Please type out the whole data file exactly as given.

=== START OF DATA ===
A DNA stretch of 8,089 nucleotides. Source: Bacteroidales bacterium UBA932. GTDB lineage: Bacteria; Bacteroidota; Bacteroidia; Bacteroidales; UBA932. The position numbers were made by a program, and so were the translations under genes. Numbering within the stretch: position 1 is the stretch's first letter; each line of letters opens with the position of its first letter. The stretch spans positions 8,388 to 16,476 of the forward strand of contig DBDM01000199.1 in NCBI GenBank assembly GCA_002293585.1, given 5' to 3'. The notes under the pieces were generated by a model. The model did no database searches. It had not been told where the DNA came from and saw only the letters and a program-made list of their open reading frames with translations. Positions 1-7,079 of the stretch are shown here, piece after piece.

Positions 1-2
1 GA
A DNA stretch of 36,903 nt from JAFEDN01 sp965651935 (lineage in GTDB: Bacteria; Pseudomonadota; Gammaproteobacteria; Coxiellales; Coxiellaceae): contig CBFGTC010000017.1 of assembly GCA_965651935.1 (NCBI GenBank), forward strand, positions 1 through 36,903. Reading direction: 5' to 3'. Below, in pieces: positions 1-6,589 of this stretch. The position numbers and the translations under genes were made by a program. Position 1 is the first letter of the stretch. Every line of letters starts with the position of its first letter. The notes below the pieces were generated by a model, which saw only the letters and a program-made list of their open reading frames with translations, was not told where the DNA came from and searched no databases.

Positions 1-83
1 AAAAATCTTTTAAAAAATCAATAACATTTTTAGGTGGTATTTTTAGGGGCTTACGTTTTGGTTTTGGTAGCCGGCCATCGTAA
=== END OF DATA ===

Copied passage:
A DNA stretch of 8,089 nucleotides. Source: Bacteroidales bacterium UBA932. GTDB lineage: Bacteria; Bacteroidota; Bacteroidia; Bacteroidales; UBA932. The position numbers were made by a program, and so were the translations under genes. Numbering within the stretch: position 1 is the stretch's first letter; each line of letters opens with the position of its first letter. The stretch spans positions 8,388 to 16,476 of the forward strand of contig DBDM01000199.1 in NCBI GenBank assembly GCA_002293585.1, given 5' to 3'. The notes under the pieces were generated by a model. The model did no database searches. It had not been told where the DNA came from and saw only the letters and a program-made list of their open reading frames with translations. Positions 1-7,079 of the stretch are shown here, piece after piece.

Positions 1-2
1 GA
A DNA stretch of 36,903 nt from JAFEDN01 sp965651935 (lineage in GTDB: Bacteria; Pseudomonadota; Gammaproteobacteria; Coxiellales; Coxiellaceae): contig CBFGTC010000017.1 of assembly GCA_965651935.1 (NCBI GenBank), forward strand, positions 1 through 36,903. Reading direction: 5' to 3'. Below, in pieces: positions 1-6,589 of this stretch. The position numbers and the translations under genes were made by a program. Position 1 is the first letter of the stretch. Every line of letters starts with the position of its first letter. The notes below the pieces were generated by a model, which saw only the letters and a program-made list of their open reading frames with translations, was not told where the DNA came from and searched no databases.

Positions 1-83
1 AAAAATCTTTTAAAAAATCAATAACATTTTTAGGTGGTATTTTTAGGGGCTTACGTTTTGGTTTTGGTAGCCGGCCATCGTAA